The hogget ribs I cannot quite love. The wonderful flavour of mature hogget is packed in strongly, but the ribs have been roasted down to such a black intensity that it’s kinda hard work getting through them, and the pomegranate molasses don’t provide enough moisture to make up the balance. Pity. Grilled cucumber with an earthy/fragrant peanut sambal is much better, as is the celeriac shwarma with a fermented chilli and tomato sauce. The celeriac pieces still have some bite, the fermented tomato sauce is absolutely brilliant.

I think £38 each would be right for food, before drinks. On the one hand, I applaud the brave combinations and the imagination here. On the other hand, the results aren’t as balanced, precise and memorable as I’d hope at that price. I’m not expecting Rovi to be a regular destination.

Celeriac schwarma

Celeriac schwarma

Review: Oliviera, Richmond

Oliviera

Oliviera

They didn’t help their cause at Oliviera by having some fairly useless front of house on our visit. Not only did we have to resort to wild arm-waving after 20 minutes of waiting to order (despite the place being half-empty) but she also had no idea how to deal with an actual complaint. Maureen’s main course came out fairly tepid, which we told her when she stopped by to ask breezily “is everything okay?” We used the classic British: “Well, actually Maureen’s main course isn’t really hot, scarcely warm really.” She responded with a bemused “oh… I’ll let chef know” and wandered off. We didn’t see her again until it was time to clear the plates and ask whether we wanted desserts!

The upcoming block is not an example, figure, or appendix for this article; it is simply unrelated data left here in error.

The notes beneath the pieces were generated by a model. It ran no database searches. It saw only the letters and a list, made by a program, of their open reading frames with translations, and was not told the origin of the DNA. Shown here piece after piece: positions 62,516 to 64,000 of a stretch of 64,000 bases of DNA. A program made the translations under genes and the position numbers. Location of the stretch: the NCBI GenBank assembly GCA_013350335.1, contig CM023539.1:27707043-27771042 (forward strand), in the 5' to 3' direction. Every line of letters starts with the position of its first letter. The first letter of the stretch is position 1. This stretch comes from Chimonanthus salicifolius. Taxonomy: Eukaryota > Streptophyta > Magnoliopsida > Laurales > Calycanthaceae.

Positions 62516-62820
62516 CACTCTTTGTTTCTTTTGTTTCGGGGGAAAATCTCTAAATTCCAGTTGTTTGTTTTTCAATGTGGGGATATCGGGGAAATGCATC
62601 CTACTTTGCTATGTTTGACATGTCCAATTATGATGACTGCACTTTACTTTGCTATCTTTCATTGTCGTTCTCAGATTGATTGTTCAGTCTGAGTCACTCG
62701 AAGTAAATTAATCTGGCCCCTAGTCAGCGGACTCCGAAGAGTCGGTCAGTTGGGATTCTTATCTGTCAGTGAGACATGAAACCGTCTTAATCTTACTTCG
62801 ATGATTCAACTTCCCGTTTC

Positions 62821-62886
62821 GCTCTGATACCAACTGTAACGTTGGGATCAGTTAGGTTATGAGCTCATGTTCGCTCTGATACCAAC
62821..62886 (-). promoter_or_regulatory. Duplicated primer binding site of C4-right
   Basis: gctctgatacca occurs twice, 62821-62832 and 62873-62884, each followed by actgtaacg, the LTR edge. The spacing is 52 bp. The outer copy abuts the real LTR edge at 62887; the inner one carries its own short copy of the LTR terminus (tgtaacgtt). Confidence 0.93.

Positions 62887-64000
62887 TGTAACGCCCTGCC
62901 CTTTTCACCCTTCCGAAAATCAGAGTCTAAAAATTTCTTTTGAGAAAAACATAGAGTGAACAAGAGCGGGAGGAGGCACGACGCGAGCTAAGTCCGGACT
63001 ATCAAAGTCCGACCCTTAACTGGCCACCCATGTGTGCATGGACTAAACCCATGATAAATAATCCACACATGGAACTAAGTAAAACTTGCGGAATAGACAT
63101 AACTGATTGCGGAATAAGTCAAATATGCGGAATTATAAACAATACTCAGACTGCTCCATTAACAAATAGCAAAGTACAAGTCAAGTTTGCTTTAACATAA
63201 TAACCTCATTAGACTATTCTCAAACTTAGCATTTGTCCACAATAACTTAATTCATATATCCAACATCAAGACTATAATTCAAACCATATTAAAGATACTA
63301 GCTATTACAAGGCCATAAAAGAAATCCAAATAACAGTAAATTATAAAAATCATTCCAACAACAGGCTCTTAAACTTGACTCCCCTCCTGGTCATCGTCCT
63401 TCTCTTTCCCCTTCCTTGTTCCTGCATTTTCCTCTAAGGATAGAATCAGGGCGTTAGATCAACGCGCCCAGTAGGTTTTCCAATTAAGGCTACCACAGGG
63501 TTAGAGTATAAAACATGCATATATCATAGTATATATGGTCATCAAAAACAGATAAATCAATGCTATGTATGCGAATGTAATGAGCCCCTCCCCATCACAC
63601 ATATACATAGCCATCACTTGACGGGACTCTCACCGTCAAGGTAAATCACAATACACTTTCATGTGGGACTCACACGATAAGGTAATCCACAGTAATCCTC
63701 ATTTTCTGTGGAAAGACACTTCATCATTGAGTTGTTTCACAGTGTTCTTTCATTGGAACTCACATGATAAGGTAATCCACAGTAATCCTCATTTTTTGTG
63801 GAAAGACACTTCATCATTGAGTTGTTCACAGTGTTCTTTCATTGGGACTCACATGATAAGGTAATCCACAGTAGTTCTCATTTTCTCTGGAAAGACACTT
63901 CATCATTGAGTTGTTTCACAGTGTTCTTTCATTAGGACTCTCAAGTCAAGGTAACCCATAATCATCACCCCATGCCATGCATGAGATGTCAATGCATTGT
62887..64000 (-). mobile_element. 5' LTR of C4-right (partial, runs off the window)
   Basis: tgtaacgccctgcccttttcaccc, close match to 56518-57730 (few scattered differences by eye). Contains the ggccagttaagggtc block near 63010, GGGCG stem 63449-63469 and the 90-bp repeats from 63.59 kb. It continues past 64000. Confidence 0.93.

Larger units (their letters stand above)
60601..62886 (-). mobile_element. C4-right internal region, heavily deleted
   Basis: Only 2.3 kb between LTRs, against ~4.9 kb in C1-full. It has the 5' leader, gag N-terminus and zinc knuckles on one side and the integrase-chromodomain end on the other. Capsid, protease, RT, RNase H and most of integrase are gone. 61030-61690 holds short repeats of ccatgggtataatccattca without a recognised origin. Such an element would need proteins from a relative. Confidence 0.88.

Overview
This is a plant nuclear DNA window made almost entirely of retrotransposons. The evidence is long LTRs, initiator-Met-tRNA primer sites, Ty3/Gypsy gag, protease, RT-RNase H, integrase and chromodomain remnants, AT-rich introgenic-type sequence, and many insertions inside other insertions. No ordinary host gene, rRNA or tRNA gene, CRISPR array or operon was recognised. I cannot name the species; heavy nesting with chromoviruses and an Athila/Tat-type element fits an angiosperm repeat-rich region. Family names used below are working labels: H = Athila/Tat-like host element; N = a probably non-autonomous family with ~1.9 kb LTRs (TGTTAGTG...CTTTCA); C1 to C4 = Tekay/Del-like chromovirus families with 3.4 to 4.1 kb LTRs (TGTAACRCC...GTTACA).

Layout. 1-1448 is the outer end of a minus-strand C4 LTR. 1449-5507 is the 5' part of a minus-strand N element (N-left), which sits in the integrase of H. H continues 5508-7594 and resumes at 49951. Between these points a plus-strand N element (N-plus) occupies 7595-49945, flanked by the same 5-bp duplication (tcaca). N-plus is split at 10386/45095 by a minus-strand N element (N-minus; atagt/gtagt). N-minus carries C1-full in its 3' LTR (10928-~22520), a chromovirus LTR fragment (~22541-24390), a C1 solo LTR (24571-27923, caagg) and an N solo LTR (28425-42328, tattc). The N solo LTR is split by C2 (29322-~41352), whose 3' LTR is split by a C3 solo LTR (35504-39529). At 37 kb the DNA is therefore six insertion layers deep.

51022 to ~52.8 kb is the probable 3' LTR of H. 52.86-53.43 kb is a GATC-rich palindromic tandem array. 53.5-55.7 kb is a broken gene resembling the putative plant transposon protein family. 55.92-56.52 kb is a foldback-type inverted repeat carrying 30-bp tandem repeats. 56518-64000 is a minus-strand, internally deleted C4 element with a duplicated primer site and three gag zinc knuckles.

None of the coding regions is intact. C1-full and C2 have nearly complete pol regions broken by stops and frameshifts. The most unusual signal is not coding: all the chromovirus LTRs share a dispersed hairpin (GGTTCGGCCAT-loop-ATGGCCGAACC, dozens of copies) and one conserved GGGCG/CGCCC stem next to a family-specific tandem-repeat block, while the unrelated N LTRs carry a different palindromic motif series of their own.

Anyway, we’re here for the food! Poor service can just be random bad luck. In fact, generally if I mention it at all I’m really pointing out that my mood wasn’t as receptive as it might have been, and with the best will in the world my overall impression of the meal might be a bit dented!

Agnolotti

Agnolotti